Definition Edit

A web client attack is a technique, often coupled with social engineering, to spread malware.

The victim is lured to a malicious website, often hosted on other systems under the attacker's control, where multiple exploits may be tried in an attempt to compromise vulnerabilities in the victim's browser or system. If successful, the malware is installed without the user's knowledge.[1]

Overview Edit

"A computer user will often make many decisions based on visual cues. An attacker may manipulate a user's course of action by using false visual cues. For instance, if a bogus dialog box is obtrusive and presented in a way that interferes with normal operation of the computer, the user may be coerced into taking an action intended by the attacker that is triggered by accepting or closing the box.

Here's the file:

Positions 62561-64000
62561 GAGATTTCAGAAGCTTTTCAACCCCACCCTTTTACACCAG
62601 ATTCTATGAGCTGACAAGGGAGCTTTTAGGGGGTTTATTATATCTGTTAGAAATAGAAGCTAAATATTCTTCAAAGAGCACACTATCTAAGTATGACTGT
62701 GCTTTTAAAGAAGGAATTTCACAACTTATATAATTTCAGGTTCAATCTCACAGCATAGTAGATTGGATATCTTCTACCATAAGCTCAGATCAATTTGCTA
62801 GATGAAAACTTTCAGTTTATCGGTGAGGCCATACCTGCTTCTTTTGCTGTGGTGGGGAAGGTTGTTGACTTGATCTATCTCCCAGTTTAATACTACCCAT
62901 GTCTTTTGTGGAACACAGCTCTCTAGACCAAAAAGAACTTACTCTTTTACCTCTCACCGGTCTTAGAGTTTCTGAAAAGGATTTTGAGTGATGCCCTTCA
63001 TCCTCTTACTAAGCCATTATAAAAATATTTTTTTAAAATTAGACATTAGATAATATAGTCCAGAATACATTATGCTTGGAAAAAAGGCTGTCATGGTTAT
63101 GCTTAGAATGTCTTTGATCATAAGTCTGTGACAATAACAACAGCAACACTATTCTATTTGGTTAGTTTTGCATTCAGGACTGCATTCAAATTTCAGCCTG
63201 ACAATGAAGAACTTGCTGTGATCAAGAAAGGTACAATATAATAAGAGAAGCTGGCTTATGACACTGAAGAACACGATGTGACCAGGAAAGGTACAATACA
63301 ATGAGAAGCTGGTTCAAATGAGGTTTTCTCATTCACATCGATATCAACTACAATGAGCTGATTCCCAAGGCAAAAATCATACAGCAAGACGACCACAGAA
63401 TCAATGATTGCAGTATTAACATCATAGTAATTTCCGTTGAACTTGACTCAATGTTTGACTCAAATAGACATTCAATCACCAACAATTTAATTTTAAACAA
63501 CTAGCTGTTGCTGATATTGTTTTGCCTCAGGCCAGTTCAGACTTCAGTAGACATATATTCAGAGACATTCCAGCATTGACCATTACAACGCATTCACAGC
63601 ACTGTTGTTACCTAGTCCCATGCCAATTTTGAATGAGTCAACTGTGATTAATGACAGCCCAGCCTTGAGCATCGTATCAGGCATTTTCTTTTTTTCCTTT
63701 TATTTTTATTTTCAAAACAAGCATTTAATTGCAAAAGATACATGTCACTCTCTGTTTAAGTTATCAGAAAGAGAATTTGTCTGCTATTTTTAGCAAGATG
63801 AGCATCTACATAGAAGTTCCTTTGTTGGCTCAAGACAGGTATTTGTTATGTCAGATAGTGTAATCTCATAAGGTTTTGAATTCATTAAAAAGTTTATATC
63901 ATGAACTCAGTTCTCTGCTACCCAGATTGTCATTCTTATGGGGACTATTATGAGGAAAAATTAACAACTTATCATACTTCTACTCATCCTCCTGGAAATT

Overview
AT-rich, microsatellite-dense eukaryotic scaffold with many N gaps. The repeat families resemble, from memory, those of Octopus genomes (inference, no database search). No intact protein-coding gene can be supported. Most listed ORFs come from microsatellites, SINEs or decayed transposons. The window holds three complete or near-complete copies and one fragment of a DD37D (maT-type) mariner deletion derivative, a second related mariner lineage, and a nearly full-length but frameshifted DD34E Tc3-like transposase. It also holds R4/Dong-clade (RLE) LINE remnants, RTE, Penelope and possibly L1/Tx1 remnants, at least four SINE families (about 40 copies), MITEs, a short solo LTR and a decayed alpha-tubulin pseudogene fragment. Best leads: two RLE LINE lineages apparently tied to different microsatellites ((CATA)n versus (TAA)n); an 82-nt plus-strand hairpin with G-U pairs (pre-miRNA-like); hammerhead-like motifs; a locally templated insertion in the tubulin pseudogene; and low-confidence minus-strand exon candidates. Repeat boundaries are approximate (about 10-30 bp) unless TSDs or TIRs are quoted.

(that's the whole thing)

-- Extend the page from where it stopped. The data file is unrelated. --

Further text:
"One way attackers leverage this tactic is through the use of pop-ups. Pop-ups can be sent from web pages that are visited, programs that are installed on the machine, and by the built-in Windows Messenger program. These malicious pop-ups tend to state your computer is "infected" and provide an option to download software to clean it up. This software, however, tends to be malware the attackers want to install on the victim’s system."[2]

References Edit

  1. Botnets as a Vehicle for Online Crime, at 6.
  2. Id.
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